Chronicle for Higher Education
about the growing rate of attrition of people in PhD programs.
Thinking back on my own experiences (I got an MS and left) and those
of some other students, a primary concern was money. UCLA CS was not
the best funded program, and it was common for students to get jobs in
order to remain in school. This tended to lengthen people's time in
the program considerably; there are people I know of who've been there
for almost 20 years.
Another point raised in the article was how some students become
traumatized in grad school because this is the first time they've ever
failed at something (e.g. failed orals or failed to complete the PhD
as soon as they'd hoped). Having some personal experience with this
(as an undergrad), I would say that this is something that should not
be underestimated; it can be very traumatic to fail when you have
succeeded (in academics) for most of your life, especially if you
worked very hard and didn't understand why you failed.
For example, I was reading some old email about a math PhD student I
knew who failed her orals for the second time and was asked to leave
the program. In the days leading up to the oral, she was very
enthusiastic and seemed very confident that she would pass. She
seemed confident that her committee thought so as well. But she
panicked during the oral and couldn't answer any questions. Her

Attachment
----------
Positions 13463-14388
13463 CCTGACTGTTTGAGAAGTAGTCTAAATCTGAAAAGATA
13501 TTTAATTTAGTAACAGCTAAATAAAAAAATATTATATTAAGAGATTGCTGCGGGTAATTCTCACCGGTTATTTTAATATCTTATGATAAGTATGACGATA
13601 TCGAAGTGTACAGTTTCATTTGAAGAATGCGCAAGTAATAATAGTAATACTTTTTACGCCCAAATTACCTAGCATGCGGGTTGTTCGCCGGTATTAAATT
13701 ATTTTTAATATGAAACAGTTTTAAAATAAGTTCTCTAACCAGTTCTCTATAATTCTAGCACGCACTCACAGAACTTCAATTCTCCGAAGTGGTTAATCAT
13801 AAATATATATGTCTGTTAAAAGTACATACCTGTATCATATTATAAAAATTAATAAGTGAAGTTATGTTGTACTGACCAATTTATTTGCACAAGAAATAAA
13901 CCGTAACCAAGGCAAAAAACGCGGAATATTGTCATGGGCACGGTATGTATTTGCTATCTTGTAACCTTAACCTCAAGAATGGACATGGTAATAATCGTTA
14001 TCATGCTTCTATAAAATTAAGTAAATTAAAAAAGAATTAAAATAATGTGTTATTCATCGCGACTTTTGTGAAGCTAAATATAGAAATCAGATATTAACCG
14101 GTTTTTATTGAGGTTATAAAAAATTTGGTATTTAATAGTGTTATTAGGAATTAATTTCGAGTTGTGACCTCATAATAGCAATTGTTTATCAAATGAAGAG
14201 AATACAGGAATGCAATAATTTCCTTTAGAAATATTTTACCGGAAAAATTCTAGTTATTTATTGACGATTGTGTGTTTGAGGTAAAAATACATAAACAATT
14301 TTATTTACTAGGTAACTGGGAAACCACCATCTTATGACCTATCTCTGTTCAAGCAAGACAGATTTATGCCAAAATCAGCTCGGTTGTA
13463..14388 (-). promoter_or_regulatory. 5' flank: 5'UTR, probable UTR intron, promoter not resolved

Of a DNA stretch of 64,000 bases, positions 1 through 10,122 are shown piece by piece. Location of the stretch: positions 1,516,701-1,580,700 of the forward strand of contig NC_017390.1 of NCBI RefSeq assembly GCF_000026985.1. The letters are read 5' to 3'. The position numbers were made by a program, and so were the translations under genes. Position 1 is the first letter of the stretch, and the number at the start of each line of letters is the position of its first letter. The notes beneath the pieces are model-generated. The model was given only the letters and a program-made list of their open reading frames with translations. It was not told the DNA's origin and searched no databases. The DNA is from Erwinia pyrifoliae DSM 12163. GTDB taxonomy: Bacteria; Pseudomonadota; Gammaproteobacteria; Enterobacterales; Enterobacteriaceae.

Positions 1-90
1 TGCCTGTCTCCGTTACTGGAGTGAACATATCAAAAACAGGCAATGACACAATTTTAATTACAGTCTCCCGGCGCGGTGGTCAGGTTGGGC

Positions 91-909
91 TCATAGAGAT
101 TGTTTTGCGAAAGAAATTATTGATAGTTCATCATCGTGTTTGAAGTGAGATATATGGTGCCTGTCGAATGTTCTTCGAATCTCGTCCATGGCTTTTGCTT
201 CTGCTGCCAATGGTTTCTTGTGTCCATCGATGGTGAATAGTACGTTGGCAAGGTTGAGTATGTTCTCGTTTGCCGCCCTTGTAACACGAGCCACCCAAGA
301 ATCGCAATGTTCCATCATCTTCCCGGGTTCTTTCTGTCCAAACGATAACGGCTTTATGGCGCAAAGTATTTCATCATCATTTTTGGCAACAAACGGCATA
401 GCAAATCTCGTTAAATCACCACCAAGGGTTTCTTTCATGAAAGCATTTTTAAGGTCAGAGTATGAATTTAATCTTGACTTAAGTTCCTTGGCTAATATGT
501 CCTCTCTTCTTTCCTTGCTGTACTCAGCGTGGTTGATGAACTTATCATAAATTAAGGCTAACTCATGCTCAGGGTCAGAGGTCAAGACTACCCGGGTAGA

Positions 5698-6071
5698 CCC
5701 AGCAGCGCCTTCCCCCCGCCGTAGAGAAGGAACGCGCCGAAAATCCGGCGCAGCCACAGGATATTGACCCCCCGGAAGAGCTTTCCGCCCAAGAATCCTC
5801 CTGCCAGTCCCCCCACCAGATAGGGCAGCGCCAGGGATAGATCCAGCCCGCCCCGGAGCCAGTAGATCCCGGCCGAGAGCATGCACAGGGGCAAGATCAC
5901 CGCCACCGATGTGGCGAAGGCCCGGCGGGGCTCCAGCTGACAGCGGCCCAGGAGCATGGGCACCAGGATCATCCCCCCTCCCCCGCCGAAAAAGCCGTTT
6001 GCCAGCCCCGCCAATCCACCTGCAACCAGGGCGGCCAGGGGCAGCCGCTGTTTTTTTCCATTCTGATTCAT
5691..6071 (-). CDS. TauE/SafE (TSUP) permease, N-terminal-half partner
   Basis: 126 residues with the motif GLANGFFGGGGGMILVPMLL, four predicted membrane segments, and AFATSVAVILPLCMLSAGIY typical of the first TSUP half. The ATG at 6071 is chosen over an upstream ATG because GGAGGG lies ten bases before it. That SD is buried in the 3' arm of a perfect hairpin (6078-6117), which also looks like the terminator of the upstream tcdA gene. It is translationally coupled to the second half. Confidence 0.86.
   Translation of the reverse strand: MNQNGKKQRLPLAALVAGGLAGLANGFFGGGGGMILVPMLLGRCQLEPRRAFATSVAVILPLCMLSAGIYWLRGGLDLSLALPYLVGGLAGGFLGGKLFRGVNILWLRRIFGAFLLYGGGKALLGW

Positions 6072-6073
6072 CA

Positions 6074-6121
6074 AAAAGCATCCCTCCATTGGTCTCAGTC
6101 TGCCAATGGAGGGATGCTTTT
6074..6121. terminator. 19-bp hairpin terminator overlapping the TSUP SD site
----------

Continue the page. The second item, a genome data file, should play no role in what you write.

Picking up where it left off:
committee was very unkind (imho), saying that they didn't think she
had any kind of future as a mathematician. Having panicked during an
(in class) exam, and seen other good (prepared) students do similarly,
it seemed odd to me that her committee just wrote her off so
completely. She wound up giving up on math altogether (at least at
the time -- I don't know if she ever went back to it).
There was something else mentioned in the article about how some
professors didn't have a problem with attrition saying that it was
good that "the weak perish" and so forth. I think this is
cruel, but I have heard some professors and grad students
justify this on the grounds that it is difficult to pull a student
through a PhD program, so they need to make very sure that the
student is going to make it through. I have heard of some cases where
a student was failed by their oral committee simply because they
wanted to be sure of the student's commitment.
Anyway, it's highly unlikely given mine and others' grad school
experiences that I'll be pursuing any PhD studies. Perhaps if I
thought I could get something like my friend
Miriam, who has a PhD in
mechanical engineering and designs satellites for NASA, I'd consider
it, but it's not likely.
A side effect of looking at the old email was finding something from
jonsinger, who I used to see at kabuki-west back in the
day when you could get from the peninsula to Berkeley on a weekday in
under an hour. I friended him; hope he enjoys what he sees here if he
has a chance to read it.